Selling and buying goods is not straightforward, particularly if it involves an overseas company, a Singapore-based expert told members of the Phnom Penh business community.
Speaking at a transfer pricing seminar organised by Cambodia’s tax and law experts VDB Loi, Sowmya Varadharajan, international transfer pricing director at Singapore’s IC Advisors, highlighted that a transaction between two related parties – be it the sale of goods, purchase of goods or even royalties – has to be consistent with transactions done with a third party.
“In Cambodia, transactions between related parties can be considered between parties with a familial relationship or when one company has at least a 20 percent stake in another,” Ms Varadharajan said.
However, most parties think market conditions are not applicable to such transactions because they believe the bargaining concept is not involved, she said.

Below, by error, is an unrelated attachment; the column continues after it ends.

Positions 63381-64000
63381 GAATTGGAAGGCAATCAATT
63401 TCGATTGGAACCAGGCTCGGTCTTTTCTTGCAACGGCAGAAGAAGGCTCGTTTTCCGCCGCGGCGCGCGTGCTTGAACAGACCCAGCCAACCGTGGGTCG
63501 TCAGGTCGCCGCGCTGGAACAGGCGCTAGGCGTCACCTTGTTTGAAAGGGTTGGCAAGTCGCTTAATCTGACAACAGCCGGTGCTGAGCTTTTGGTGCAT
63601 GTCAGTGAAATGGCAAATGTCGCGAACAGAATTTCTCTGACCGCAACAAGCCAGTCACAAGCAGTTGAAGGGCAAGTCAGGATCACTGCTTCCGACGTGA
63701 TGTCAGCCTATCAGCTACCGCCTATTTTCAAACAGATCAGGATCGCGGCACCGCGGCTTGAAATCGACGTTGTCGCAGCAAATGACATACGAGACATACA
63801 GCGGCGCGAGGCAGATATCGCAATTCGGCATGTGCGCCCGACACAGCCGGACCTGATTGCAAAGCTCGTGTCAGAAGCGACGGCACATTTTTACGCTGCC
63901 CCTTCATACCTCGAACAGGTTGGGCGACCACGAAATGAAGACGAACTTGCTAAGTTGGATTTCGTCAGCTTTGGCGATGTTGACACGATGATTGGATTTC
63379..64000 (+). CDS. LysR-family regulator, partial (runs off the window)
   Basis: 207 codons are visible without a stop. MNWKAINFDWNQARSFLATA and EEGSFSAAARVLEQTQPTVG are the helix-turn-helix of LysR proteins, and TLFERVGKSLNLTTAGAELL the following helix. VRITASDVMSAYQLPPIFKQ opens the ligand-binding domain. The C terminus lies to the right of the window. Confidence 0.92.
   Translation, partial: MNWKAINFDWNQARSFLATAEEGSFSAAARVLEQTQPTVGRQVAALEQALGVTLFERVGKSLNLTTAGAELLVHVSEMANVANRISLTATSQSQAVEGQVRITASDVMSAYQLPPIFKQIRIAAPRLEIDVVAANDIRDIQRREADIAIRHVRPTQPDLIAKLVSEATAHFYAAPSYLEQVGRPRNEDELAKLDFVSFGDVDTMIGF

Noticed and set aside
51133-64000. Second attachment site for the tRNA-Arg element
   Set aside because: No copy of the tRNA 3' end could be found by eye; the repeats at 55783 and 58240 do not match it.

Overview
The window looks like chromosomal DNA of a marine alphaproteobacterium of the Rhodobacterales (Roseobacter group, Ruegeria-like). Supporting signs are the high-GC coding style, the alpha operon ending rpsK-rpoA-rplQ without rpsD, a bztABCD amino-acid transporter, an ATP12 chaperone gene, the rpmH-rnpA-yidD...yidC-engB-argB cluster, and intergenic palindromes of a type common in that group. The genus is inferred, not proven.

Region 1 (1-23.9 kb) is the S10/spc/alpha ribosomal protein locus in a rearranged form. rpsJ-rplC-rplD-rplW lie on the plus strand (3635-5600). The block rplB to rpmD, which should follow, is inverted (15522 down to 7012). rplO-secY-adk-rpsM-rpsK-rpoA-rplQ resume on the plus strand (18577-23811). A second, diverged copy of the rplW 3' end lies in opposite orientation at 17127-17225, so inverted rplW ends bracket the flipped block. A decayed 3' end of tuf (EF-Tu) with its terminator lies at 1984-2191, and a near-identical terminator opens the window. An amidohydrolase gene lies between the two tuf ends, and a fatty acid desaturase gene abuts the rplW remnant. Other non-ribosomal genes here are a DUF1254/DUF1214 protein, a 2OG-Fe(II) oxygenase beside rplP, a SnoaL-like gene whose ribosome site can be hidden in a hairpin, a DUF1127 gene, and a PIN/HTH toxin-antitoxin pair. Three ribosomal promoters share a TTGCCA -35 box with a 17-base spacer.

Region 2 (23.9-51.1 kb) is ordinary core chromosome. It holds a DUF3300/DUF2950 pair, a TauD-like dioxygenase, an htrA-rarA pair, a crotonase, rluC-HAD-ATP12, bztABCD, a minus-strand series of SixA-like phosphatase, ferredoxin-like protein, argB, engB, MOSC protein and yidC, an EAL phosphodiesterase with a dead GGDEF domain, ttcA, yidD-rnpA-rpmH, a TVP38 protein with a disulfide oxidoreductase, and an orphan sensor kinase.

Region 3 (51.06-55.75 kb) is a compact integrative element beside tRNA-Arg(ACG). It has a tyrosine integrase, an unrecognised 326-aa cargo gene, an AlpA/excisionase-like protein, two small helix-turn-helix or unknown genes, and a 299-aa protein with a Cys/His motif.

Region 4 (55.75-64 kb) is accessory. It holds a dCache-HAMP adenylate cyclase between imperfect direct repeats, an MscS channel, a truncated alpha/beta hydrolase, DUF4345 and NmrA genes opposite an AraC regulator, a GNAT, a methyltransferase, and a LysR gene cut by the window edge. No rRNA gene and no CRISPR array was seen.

This form of transaction is common between companies in different countries but difficulties can arise.
For instance, in Cambodia, the appropriate tax is 20 percent while in Singapore it is 17 percent. The 3 percent difference can help companies save money.
Ms Varadharajan said parties involved in transfer pricing should be aware of the correct price and other considerations such as the cost of manufacturing in order to come up with the right price strategy.
“Parties should also pay close attention to the right documentation in case an audit requires them,” said Ms Varadharajan.
There are several transfer pricing methods involved. They are divided into two groups, the ‘traditional transaction methods’ and the ‘transactional profit methods’. Each group has its own set of methods.
Ms Varadharajan said there is no best method for a company because each has its own strengths and weaknesses.
Companies applying the appropriate method would have to use it according to the terms and conditions that are set between parties.
“Commonly used in Cambodia are the ‘resale price method’ and the ‘transactional net margin method’, with 99 percent of transfer pricing reports utilising the latter method,” Ms Varadharajan said.
The Prakas (directive) 986 which oversees the transfer pricing transactions between related parties has been in effect since January 2018. Penalties for failure to comply with the necessary requirements lead to pricing adjustments that result in additional tax.